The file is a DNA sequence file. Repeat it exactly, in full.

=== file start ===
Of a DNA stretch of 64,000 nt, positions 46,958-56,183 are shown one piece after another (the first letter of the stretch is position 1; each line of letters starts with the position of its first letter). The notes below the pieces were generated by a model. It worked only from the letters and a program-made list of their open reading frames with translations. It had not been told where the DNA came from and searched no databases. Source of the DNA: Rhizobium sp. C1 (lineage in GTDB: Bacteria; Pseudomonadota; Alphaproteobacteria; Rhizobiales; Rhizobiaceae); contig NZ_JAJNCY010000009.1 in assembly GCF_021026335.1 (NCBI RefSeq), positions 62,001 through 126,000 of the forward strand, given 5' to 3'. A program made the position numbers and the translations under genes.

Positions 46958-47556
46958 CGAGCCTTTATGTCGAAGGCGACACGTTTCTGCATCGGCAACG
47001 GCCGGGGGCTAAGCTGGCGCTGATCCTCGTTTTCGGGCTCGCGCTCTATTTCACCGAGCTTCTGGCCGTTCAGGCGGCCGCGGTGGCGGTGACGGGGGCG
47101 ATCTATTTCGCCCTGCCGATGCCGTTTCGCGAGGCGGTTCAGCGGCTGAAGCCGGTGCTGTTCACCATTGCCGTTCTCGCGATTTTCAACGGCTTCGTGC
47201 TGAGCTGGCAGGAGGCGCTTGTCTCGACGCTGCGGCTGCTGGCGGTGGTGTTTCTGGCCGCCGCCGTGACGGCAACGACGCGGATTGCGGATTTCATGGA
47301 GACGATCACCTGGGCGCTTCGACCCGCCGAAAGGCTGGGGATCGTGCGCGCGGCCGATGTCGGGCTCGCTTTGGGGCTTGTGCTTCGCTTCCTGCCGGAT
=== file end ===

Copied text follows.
Of a DNA stretch of 64,000 nt, positions 46,958-56,183 are shown one piece after another (the first letter of the stretch is position 1; each line of letters starts with the position of its first letter). The notes below the pieces were generated by a model. It worked only from the letters and a program-made list of their open reading frames with translations. It had not been told where the DNA came from and searched no databases. Source of the DNA: Rhizobium sp. C1 (lineage in GTDB: Bacteria; Pseudomonadota; Alphaproteobacteria; Rhizobiales; Rhizobiaceae); contig NZ_JAJNCY010000009.1 in assembly GCF_021026335.1 (NCBI RefSeq), positions 62,001 through 126,000 of the forward strand, given 5' to 3'. A program made the position numbers and the translations under genes.

Positions 46958-47556
46958 CGAGCCTTTATGTCGAAGGCGACACGTTTCTGCATCGGCAACG
47001 GCCGGGGGCTAAGCTGGCGCTGATCCTCGTTTTCGGGCTCGCGCTCTATTTCACCGAGCTTCTGGCCGTTCAGGCGGCCGCGGTGGCGGTGACGGGGGCG
47101 ATCTATTTCGCCCTGCCGATGCCGTTTCGCGAGGCGGTTCAGCGGCTGAAGCCGGTGCTGTTCACCATTGCCGTTCTCGCGATTTTCAACGGCTTCGTGC
47201 TGAGCTGGCAGGAGGCGCTTGTCTCGACGCTGCGGCTGCTGGCGGTGGTGTTTCTGGCCGCCGCCGTGACGGCAACGACGCGGATTGCGGATTTCATGGA
47301 GACGATCACCTGGGCGCTTCGACCCGCCGAAAGGCTGGGGATCGTGCGCGCGGCCGATGTCGGGCTCGCTTTGGGGCTTGTGCTTCGCTTCCTGCCGGAT